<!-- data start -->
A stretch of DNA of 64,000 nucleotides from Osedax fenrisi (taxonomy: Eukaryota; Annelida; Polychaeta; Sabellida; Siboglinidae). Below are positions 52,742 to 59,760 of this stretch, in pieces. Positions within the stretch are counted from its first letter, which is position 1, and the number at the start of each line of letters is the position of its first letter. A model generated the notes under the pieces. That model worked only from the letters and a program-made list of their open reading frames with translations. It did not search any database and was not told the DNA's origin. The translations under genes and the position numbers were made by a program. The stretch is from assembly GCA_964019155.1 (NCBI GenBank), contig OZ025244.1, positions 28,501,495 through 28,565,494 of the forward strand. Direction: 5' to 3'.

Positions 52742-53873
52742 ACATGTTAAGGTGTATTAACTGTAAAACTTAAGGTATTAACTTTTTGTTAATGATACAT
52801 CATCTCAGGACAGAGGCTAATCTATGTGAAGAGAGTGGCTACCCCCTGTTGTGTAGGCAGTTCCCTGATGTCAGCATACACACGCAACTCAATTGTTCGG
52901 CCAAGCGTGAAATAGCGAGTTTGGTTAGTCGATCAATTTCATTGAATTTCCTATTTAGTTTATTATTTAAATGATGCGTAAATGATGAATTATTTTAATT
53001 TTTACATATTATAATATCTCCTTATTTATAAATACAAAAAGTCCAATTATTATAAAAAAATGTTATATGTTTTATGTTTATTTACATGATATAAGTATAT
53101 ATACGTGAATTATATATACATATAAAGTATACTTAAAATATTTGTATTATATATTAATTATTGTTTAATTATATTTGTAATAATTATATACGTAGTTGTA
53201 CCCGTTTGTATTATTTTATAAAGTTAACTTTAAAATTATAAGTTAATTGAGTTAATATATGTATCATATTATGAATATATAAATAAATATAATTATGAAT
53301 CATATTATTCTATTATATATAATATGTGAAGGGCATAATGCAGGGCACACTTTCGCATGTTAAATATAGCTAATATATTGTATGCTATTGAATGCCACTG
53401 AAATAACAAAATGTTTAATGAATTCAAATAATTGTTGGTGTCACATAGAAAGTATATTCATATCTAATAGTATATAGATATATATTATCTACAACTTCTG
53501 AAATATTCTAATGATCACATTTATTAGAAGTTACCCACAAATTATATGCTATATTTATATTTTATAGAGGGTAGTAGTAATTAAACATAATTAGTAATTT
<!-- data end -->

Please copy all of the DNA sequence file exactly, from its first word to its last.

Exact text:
A stretch of DNA of 64,000 nucleotides from Osedax fenrisi (taxonomy: Eukaryota; Annelida; Polychaeta; Sabellida; Siboglinidae). Below are positions 52,742 to 59,760 of this stretch, in pieces. Positions within the stretch are counted from its first letter, which is position 1, and the number at the start of each line of letters is the position of its first letter. A model generated the notes under the pieces. That model worked only from the letters and a program-made list of their open reading frames with translations. It did not search any database and was not told the DNA's origin. The translations under genes and the position numbers were made by a program. The stretch is from assembly GCA_964019155.1 (NCBI GenBank), contig OZ025244.1, positions 28,501,495 through 28,565,494 of the forward strand. Direction: 5' to 3'.

Positions 52742-53873
52742 ACATGTTAAGGTGTATTAACTGTAAAACTTAAGGTATTAACTTTTTGTTAATGATACAT
52801 CATCTCAGGACAGAGGCTAATCTATGTGAAGAGAGTGGCTACCCCCTGTTGTGTAGGCAGTTCCCTGATGTCAGCATACACACGCAACTCAATTGTTCGG
52901 CCAAGCGTGAAATAGCGAGTTTGGTTAGTCGATCAATTTCATTGAATTTCCTATTTAGTTTATTATTTAAATGATGCGTAAATGATGAATTATTTTAATT
53001 TTTACATATTATAATATCTCCTTATTTATAAATACAAAAAGTCCAATTATTATAAAAAAATGTTATATGTTTTATGTTTATTTACATGATATAAGTATAT
53101 ATACGTGAATTATATATACATATAAAGTATACTTAAAATATTTGTATTATATATTAATTATTGTTTAATTATATTTGTAATAATTATATACGTAGTTGTA
53201 CCCGTTTGTATTATTTTATAAAGTTAACTTTAAAATTATAAGTTAATTGAGTTAATATATGTATCATATTATGAATATATAAATAAATATAATTATGAAT
53301 CATATTATTCTATTATATATAATATGTGAAGGGCATAATGCAGGGCACACTTTCGCATGTTAAATATAGCTAATATATTGTATGCTATTGAATGCCACTG
53401 AAATAACAAAATGTTTAATGAATTCAAATAATTGTTGGTGTCACATAGAAAGTATATTCATATCTAATAGTATATAGATATATATTATCTACAACTTCTG
53501 AAATATTCTAATGATCACATTTATTAGAAGTTACCCACAAATTATATGCTATATTTATATTTTATAGAGGGTAGTAGTAATTAAACATAATTAGTAATTT